Finding a definitive answer to this in the cosmetic context has proven to be a challenge. A burn or blister is NEVER a desired result of these treatments but from the media and limited government report data we know they occur with scandalous monotony. It is also suspected that adverse outcomes such as these are grossly under-reported too. Where the discomfort from a treatment is more than mild, speak up and ask the operator to stop. Don't be afraid to complain and take a photo of the injury. Here's what we do know from the wound care experts about managing burns in the short term (1):
With national uniformity and regulation on the horizon for laser and IPL and proposals for minimum education standards for cosmetic laser users as being a laser safety certificate that addresses light physics, regulation, safety, systems and practice adverse outcomes should be reduced as the skill and capabilities of the operators are enhanced.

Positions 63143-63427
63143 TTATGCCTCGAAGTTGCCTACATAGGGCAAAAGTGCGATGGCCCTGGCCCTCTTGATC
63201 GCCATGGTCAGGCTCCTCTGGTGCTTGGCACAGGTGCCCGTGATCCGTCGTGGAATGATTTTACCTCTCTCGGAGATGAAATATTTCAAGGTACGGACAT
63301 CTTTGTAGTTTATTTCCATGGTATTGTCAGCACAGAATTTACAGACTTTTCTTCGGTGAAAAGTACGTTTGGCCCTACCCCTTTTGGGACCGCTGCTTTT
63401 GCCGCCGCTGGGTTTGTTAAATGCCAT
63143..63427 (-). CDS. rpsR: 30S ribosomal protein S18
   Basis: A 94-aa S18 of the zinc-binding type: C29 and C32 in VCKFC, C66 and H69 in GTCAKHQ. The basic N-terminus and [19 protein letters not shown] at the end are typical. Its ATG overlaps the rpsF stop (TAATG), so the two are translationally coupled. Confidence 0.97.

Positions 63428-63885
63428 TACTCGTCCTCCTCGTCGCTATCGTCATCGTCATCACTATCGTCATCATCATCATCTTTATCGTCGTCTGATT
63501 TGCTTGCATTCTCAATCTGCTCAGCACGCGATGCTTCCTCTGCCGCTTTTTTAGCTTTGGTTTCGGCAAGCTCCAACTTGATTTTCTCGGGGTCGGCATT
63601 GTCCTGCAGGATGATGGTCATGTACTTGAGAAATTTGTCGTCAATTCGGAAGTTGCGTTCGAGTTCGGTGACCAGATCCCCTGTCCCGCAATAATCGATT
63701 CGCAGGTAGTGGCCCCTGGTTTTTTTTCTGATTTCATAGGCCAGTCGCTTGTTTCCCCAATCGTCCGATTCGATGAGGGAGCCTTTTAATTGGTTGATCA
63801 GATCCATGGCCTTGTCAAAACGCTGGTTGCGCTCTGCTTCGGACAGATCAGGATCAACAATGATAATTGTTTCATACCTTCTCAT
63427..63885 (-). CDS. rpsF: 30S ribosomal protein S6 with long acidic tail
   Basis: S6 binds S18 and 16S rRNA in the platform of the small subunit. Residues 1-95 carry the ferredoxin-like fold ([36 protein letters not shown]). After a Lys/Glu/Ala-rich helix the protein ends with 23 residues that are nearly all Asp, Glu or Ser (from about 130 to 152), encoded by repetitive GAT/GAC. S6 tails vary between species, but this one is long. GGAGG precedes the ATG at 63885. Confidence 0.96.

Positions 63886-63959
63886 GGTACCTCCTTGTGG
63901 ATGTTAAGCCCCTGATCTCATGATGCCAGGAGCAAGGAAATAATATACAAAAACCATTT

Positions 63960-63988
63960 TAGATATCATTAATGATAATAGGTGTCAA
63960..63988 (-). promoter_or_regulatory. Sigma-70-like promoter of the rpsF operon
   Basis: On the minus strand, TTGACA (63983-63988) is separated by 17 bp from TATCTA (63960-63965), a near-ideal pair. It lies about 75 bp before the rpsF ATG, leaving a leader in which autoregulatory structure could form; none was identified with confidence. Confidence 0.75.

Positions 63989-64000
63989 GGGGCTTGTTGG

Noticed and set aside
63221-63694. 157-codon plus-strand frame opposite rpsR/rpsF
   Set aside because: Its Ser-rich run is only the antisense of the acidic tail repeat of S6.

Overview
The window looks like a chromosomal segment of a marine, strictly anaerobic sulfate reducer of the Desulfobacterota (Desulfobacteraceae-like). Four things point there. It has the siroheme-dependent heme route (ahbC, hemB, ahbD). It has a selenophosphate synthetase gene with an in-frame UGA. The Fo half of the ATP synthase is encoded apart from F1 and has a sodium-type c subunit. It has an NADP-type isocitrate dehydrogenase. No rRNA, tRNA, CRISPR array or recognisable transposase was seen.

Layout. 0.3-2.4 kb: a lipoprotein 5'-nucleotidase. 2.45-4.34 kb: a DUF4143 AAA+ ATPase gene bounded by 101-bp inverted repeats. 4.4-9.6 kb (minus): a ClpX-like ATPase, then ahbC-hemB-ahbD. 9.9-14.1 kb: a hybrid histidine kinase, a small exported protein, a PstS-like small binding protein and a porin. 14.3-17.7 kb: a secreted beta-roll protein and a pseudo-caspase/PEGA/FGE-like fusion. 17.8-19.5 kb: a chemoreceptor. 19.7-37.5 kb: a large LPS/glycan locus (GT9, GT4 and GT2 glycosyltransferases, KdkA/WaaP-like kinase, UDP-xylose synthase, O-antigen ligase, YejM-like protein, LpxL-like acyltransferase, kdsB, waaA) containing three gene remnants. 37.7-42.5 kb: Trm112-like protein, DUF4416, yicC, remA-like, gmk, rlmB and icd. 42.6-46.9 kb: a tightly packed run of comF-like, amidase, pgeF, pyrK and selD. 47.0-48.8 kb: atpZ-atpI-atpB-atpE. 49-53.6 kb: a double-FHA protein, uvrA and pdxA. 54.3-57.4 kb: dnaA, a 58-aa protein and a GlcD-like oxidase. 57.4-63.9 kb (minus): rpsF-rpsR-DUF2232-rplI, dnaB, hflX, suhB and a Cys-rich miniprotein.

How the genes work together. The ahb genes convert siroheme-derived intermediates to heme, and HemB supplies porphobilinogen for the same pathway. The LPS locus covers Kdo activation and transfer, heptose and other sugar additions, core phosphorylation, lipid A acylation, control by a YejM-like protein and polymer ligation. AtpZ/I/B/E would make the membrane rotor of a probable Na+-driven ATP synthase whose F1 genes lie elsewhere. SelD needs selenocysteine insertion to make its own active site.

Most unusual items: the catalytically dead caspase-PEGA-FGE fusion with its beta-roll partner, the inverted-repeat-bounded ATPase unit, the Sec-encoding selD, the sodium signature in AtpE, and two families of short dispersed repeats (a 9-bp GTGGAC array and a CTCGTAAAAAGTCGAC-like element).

1. Cuttle L & Kimble RM (2010). First aid treatment of burn injuries. Wound Practice and Research,Volume 18(1).
Image: Patil & Dhami (2008). Overview of lasers. Indian J Plast Surg
A joint statement from the Australian College of Nursing and the Australasian College of Cosmetic Surgery, 15th May 2018 has been released giving long needed guidance for nurse injectors.